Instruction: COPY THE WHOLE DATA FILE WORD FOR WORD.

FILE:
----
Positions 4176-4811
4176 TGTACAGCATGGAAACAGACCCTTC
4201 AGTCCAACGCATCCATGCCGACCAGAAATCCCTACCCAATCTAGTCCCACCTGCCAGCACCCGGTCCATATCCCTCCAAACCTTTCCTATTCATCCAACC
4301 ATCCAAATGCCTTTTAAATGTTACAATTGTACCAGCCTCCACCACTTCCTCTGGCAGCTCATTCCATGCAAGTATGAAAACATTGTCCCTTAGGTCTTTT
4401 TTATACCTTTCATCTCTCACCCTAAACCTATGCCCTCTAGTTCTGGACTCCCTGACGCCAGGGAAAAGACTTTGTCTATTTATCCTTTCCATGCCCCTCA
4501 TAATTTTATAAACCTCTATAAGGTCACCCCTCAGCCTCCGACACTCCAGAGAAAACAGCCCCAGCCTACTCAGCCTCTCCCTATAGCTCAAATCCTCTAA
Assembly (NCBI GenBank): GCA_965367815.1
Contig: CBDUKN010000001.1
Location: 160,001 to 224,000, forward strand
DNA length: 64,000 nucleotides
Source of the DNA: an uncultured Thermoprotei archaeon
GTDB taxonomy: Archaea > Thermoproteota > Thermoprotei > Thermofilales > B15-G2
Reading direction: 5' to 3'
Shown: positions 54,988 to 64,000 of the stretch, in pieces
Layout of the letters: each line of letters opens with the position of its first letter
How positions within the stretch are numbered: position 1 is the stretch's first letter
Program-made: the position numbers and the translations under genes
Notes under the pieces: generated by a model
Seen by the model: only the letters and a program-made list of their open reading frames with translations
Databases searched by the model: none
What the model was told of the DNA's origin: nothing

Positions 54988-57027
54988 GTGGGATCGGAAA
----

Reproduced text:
Positions 4176-4811
4176 TGTACAGCATGGAAACAGACCCTTC
4201 AGTCCAACGCATCCATGCCGACCAGAAATCCCTACCCAATCTAGTCCCACCTGCCAGCACCCGGTCCATATCCCTCCAAACCTTTCCTATTCATCCAACC
4301 ATCCAAATGCCTTTTAAATGTTACAATTGTACCAGCCTCCACCACTTCCTCTGGCAGCTCATTCCATGCAAGTATGAAAACATTGTCCCTTAGGTCTTTT
4401 TTATACCTTTCATCTCTCACCCTAAACCTATGCCCTCTAGTTCTGGACTCCCTGACGCCAGGGAAAAGACTTTGTCTATTTATCCTTTCCATGCCCCTCA
4501 TAATTTTATAAACCTCTATAAGGTCACCCCTCAGCCTCCGACACTCCAGAGAAAACAGCCCCAGCCTACTCAGCCTCTCCCTATAGCTCAAATCCTCTAA
Assembly (NCBI GenBank): GCA_965367815.1
Contig: CBDUKN010000001.1
Location: 160,001 to 224,000, forward strand
DNA length: 64,000 nucleotides
Source of the DNA: an uncultured Thermoprotei archaeon
GTDB taxonomy: Archaea > Thermoproteota > Thermoprotei > Thermofilales > B15-G2
Reading direction: 5' to 3'
Shown: positions 54,988 to 64,000 of the stretch, in pieces
Layout of the letters: each line of letters opens with the position of its first letter
How positions within the stretch are numbered: position 1 is the stretch's first letter
Program-made: the position numbers and the translations under genes
Notes under the pieces: generated by a model
Seen by the model: only the letters and a program-made list of their open reading frames with translations
Databases searched by the model: none
What the model was told of the DNA's origin: nothing

Positions 54988-57027
54988 GTGGGATCGGAAA